“The latest iteration of the USB connector is called Type-C, and while it was officially introduced in 2014, it’s really just starting to appear on the devices we can buy and use,” Bob O’Donnell writes for Tech.pinions. “Apple’s 2015 MacBook was among the first to support the new connector, but it’s now showing up on all kinds of Windows PCs, smartphones, monitors, docking stations, storage peripherals and more.”

“USB Type-C supports several alternate modes, most notably the ability to carry up to 100W of power over the line, as well as the ability to drive up to two 4K displays at a 60Hz refresh rate,” O’Donnell writes. “Best of all, it can do this simultaneously with data transfer, allowing a single connector to theoretically now deliver power, data and video over a single line. Truly, this should be the one cable to rule them all.”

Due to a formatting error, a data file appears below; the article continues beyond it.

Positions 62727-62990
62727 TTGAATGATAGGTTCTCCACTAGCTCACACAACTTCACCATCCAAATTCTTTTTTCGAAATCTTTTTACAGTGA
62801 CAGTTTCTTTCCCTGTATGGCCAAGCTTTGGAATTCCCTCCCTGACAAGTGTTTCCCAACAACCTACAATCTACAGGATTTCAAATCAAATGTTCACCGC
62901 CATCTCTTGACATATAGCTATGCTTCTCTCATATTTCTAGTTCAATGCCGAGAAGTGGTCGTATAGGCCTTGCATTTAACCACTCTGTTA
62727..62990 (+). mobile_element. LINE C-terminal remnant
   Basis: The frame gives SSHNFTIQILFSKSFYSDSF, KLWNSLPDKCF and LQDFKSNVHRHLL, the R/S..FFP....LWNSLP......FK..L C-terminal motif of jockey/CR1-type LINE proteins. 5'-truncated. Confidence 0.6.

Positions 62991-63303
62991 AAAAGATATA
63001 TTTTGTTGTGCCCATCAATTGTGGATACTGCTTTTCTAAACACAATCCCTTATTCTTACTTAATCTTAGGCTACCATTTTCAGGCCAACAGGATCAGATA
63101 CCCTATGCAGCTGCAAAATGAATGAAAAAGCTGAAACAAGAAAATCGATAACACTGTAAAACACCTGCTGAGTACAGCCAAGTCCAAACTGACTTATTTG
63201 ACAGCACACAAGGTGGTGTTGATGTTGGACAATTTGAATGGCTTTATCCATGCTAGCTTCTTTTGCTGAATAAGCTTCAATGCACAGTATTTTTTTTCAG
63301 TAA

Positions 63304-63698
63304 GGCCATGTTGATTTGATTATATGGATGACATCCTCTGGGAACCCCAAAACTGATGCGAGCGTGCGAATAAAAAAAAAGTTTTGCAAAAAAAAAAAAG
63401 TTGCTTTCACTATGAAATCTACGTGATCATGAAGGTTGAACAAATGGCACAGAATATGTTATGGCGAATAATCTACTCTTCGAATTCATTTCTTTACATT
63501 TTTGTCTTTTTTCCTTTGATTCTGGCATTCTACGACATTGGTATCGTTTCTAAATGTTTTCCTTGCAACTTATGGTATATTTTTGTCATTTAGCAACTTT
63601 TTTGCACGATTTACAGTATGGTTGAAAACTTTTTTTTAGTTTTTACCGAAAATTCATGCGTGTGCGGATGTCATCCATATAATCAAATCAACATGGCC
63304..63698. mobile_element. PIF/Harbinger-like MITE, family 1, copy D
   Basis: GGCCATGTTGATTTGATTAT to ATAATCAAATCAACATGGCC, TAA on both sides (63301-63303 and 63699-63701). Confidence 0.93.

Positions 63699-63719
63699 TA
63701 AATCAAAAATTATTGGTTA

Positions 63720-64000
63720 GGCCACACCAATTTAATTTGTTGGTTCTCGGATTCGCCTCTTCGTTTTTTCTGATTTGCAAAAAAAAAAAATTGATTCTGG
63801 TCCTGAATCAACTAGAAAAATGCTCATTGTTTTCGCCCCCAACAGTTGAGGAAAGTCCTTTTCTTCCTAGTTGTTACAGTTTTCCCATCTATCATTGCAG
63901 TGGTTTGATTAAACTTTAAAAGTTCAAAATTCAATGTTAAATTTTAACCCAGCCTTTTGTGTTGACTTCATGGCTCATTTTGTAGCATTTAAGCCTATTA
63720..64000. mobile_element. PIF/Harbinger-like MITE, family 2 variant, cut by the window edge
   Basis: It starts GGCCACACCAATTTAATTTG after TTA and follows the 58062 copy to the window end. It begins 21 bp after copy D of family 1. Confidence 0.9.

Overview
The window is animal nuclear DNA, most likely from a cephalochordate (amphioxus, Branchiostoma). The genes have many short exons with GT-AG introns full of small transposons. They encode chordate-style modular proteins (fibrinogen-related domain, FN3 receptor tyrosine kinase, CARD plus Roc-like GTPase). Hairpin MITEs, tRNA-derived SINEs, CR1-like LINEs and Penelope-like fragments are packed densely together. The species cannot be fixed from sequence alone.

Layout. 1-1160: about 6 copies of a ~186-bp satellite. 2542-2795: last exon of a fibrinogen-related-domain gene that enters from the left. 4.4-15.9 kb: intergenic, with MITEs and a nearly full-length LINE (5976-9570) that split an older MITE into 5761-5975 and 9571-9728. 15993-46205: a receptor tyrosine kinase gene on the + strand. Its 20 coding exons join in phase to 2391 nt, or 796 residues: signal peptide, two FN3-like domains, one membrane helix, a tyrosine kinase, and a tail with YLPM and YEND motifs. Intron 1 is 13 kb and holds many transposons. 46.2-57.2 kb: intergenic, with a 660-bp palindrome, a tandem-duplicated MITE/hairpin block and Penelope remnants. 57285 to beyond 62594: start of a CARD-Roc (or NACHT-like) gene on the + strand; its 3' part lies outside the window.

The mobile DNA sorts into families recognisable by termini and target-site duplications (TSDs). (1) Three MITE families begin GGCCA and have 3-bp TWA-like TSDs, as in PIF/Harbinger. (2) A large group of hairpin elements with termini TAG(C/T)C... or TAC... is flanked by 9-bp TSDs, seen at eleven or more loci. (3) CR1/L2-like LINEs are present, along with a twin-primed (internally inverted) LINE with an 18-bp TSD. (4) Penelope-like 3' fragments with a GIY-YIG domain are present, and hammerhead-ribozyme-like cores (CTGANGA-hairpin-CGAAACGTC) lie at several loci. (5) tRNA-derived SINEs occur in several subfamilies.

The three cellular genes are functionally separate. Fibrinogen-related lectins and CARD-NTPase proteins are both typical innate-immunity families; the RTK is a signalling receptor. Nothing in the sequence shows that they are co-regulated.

“As we all know, however, there’s often a big difference between theory and practice,” O’Donnell writes. “The crux of the problem is that not all USB Type-C connectors support all of these different capabilities, and with one important exception, it’s almost impossible for an average person to figure out what a given USB Type-C equipped device supports without doing a good deal of research… The real problem is that there are no simple means of demarcation or labelling for different varieties of USB Type-C. One of the goals of the standard was to produce a much smaller connector that would fit on smaller devices—leaving little room for any type of icon.”

Much more in the full article here.

MacDailyNews Take: Yes, when it comes to USB Type-C, unfortunately some homework is required. Joe Sixpack (who absolutely refuses to RTFM) is going to be pretty lost.